The most noticeable feature is the absence of gaudy ostentation, characteristic of Baroque and Gothic architecture which had flourished in the previous ages. Instead, the palace exudes simplicity and mathematical harmony.
The outlines are by and large flat and rectangular, which is in marked opposition to the Gothic style. The latter style, originating in Germany, incorporated upward curving lines, and spires that point sharply towards the sky. It is a style that emphasizes the other world, where the upward arching outlines were meant to suggest heaven.
In contrast to this the Palace of Versailles very much directs us back to earth, telling us that the focus has shifted back to this world. Other mathematical motifs are triangles and circles, found incorporated in the extensive lawns and gardens that surround the Palace, all suggestive of humanism, as opposed to religion.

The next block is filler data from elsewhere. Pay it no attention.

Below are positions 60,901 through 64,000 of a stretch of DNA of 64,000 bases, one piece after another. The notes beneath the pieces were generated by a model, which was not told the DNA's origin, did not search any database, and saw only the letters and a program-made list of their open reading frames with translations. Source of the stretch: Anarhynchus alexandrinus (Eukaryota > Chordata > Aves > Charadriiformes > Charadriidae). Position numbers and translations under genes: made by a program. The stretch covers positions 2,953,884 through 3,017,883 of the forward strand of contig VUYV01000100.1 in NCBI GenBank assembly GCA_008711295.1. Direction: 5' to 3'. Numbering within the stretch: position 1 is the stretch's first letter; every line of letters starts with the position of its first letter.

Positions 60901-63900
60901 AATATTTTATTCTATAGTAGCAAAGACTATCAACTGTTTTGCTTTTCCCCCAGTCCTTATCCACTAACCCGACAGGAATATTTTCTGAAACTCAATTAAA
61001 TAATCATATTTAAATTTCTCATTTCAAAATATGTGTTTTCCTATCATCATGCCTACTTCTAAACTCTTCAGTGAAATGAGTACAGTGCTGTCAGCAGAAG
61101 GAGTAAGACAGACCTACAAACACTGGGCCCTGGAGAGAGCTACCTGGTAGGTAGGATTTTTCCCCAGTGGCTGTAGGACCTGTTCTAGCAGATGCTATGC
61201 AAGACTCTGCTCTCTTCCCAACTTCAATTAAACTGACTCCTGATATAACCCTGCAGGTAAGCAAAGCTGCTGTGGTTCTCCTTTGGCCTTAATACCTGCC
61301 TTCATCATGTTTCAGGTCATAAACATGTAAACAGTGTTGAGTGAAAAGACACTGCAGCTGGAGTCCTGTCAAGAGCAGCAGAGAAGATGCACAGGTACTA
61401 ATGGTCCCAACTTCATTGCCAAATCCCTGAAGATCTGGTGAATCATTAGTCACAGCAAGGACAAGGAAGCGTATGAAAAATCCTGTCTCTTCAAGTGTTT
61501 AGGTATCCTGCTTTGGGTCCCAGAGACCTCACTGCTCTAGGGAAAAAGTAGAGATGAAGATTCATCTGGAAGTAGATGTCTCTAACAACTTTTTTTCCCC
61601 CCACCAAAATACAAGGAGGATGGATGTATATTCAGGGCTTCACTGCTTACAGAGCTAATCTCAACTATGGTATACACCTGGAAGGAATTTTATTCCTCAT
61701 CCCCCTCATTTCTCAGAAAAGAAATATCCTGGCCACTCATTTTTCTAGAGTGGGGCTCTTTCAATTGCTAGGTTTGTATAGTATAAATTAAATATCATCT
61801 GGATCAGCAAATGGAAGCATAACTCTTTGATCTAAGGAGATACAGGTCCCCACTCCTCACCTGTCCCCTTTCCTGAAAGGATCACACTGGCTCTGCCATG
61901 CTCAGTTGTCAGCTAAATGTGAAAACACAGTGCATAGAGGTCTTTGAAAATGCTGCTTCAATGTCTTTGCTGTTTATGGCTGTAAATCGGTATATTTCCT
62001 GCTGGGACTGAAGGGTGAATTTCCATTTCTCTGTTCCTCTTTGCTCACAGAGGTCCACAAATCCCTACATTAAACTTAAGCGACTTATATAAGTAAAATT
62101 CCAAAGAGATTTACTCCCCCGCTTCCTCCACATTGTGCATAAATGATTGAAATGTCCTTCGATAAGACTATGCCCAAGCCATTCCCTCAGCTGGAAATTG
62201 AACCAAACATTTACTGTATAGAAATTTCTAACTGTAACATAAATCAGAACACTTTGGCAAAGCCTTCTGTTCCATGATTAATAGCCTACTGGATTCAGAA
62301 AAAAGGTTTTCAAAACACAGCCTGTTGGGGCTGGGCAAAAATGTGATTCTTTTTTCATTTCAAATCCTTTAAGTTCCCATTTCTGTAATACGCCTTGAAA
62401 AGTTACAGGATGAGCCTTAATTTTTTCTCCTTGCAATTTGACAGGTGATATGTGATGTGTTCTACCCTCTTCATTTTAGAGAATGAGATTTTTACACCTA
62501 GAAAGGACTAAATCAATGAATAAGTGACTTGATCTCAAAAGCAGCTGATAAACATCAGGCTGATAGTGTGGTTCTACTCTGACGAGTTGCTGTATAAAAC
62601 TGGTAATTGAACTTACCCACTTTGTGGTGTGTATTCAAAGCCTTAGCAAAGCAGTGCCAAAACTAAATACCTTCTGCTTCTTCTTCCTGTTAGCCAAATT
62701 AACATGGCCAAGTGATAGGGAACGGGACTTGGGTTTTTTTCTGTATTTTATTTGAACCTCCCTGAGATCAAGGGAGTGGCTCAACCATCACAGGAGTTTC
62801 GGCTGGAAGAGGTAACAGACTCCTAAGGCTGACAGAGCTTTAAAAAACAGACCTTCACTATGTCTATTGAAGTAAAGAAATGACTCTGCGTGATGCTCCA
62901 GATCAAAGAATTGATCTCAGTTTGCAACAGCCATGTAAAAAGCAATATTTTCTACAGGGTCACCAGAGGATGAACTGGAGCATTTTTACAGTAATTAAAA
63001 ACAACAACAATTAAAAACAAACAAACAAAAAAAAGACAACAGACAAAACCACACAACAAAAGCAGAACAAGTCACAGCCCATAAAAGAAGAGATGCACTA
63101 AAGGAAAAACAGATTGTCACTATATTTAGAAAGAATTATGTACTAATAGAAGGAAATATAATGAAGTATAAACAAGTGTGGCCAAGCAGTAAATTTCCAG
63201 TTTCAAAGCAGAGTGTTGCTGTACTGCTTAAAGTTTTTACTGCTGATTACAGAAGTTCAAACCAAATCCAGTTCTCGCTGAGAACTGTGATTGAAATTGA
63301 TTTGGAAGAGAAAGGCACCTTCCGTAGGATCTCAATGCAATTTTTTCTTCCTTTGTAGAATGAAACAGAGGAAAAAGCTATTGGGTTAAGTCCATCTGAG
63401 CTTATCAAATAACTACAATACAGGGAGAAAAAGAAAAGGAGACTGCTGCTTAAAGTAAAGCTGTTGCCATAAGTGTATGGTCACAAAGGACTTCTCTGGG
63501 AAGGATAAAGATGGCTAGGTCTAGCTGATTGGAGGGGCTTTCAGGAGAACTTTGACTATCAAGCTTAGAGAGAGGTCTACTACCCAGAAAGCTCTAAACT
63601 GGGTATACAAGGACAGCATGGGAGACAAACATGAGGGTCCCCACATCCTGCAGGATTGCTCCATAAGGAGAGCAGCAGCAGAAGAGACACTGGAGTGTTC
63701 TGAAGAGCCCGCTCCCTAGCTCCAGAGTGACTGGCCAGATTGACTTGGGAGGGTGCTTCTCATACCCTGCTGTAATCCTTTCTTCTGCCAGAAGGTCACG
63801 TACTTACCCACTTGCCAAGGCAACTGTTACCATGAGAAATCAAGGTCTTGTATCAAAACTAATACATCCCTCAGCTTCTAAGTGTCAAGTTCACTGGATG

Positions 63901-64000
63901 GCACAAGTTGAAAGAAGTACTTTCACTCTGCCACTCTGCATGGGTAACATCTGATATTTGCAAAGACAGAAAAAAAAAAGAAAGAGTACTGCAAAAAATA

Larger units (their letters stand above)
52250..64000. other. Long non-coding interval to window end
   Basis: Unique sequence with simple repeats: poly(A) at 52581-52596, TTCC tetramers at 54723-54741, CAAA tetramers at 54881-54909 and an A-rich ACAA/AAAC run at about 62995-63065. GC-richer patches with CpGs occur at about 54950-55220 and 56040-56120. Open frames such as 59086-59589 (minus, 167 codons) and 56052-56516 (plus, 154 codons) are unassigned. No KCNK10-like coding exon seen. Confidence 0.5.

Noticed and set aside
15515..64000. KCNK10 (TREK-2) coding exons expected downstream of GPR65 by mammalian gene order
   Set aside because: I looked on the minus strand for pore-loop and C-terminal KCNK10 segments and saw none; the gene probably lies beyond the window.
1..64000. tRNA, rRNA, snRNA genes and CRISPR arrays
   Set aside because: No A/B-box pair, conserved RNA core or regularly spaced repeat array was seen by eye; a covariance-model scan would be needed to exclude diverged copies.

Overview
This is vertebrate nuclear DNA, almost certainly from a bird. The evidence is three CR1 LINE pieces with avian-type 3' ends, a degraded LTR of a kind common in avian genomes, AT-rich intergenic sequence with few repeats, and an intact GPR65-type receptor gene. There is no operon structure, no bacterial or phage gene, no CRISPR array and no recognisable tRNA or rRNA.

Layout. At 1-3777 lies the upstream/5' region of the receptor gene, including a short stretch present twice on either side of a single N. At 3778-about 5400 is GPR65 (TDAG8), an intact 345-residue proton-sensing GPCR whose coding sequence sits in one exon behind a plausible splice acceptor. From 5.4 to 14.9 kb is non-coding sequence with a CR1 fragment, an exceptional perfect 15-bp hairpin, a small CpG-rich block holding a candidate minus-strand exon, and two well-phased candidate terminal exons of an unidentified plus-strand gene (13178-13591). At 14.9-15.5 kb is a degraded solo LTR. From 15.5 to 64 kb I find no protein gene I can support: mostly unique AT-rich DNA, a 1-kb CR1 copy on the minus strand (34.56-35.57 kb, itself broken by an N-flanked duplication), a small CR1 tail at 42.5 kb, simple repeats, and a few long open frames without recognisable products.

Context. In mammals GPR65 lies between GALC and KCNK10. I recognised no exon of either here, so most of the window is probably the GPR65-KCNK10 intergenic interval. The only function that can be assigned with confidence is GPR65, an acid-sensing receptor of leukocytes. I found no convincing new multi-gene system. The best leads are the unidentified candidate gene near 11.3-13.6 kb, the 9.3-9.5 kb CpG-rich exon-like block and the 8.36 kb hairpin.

The Enlightenment also saw a marked revival in the attention paid to the accomplishments of ancient Greece and Rome, a trend known as Neoclassicism. The Greeks were imbued with humanism, and this was reflected in their sculpture, which aimed for a realistic representation of the human form. After the advent of Christianity sculpture became forbidden, because the Church did not approve of physicality in art. Though it used human representation, devotional art developed highly formalized forms, removing all suggestions of physicality.
The result was iconic images that served the purpose of worship and devotion. A common theme was ‘Madonna and child’, depicting the baby Jesus in the lap of Mary. At the beginning the portrayal of Mary was more as Theotokos, or ‘mother of God’, in which she is enthroned, haloed and drawn with highly formalized gestures, and only incidentally touching upon the normal ‘mother-child’ relationship.